France/Sahara: First Sahrawi Asylum Seekers Live in Abandoned Wagons

asile-wagon-bordeauxSome thirty Sahrawis who had fled the hellish life in the Tindouf camps have illegally immigrated to France.
Pending the regularization of their situation, the 35 Sahrawi asylum seekers have been living for eight months in cattle cars parked in Saint-Jean train station in Bordeaux, reported Denis Lherm in “Sud-Ouest” daily on June 7.
Even if the author of the reporting makes a confusion between Western Sahara, which is under Moroccan sovereignty, and the Tindouf camps, controlled by the Polisario Front in southwestern Algeria, the testimony of one of these Sahrawis, who are waiting for a hypothetical asylum in France, leaves no ambiguity that he is actually talking about the camps of shame in Tindouf and not about the Moroccan Sahara.
The Sahrawi immigrants fled the misery of the Tindouf camps and went to Spain but the economic crisis and unemployment in the European country forced them to seek refuge in France, a new migration phenomenon that is likely to increase as long as the Western Sahara conflict has not been settled once and for all.
In addition, since troublemaking and subversive elements infiltrated the Moroccan southern provinces where they sew disorder and anarchy as was witnessed in the Gdeim Izik incidents near Laayoune, Moroccan authorities have tightened entry measures for the people from the Tindouf camps wishing to return to Morocco. The measures seek to sort out who is willing to come back home for good and who is coming on an assigned mission.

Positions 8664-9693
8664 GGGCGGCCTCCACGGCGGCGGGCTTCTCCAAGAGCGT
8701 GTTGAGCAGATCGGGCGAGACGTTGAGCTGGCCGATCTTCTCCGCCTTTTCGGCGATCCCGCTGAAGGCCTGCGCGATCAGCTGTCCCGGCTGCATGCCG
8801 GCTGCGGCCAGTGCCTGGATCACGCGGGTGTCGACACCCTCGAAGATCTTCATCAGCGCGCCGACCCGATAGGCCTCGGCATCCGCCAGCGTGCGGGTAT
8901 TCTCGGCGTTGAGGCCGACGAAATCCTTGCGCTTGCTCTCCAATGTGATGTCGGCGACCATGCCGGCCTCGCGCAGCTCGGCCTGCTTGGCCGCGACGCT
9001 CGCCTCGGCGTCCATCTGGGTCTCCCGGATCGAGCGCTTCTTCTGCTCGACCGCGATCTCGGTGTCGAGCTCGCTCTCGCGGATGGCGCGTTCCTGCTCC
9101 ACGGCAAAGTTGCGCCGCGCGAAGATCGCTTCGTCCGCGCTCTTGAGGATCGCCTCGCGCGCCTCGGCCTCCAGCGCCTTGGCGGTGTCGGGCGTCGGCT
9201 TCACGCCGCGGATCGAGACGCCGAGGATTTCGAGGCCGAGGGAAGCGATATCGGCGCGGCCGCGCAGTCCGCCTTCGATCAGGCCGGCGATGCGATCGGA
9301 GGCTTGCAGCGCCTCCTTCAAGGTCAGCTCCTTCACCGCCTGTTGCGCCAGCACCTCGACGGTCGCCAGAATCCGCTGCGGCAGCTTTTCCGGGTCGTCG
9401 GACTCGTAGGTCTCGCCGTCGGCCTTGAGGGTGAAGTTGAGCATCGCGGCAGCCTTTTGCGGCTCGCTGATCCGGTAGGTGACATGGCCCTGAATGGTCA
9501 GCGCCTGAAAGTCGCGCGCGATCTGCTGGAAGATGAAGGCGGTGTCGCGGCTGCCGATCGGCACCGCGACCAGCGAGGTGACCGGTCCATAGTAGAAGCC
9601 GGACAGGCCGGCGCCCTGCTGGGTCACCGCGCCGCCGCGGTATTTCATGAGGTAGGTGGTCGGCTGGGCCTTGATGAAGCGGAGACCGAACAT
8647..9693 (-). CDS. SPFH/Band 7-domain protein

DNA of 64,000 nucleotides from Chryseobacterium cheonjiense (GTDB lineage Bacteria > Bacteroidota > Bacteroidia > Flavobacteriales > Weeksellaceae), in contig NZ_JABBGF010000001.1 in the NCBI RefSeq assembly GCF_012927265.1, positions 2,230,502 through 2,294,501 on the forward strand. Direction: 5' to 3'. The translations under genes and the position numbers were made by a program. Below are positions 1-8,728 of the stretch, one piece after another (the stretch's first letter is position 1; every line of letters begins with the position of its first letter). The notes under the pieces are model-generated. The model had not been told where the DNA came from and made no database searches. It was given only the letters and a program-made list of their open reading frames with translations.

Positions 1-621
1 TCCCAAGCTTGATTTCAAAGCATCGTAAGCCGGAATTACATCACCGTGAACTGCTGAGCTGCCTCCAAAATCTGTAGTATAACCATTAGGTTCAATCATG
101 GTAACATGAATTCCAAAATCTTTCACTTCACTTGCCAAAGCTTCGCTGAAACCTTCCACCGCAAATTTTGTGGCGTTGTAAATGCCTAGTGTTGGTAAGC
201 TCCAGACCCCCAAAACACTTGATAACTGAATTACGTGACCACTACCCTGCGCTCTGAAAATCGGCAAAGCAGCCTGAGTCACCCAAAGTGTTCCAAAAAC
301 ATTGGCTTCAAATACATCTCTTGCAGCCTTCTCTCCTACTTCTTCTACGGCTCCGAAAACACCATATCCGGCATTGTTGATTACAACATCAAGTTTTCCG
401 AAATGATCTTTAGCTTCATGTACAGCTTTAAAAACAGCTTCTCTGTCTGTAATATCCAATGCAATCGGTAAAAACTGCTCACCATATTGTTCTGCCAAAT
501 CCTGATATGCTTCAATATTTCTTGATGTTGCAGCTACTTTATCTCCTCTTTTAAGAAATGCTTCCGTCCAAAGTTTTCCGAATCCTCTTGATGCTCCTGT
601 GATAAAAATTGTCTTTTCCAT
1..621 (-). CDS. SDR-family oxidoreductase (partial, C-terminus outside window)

It is for this reason that many Sahrawis who escape Tindouf are forced to go to the Canary Islands, Spain or, as witnessed recently, to France.
Bata, one of the Sahrawis living in the Saint-Jean train station told the Bordeaux-based daily: “in any case, conditions here are the same as in the refugee camps, and in both cases we live on aid from around the world.”
Bata confessed that at the age of 40 he has never had a paid job. In the Tindouf camps, he said, “all you can do is work for the army (Polisario militia)…for free! There is nothing to do there!”
Even the trafficking near the borders with Mauritania, Algeria and even Mali, that used to be a source of income, has become difficult because of the jihadist threat in the Sahel, he said.
In view of the precarious living conditions, persistent unemployment and lack of hope for a better tomorrow, these Sahrawis have no other choice than flee the camps of shame.

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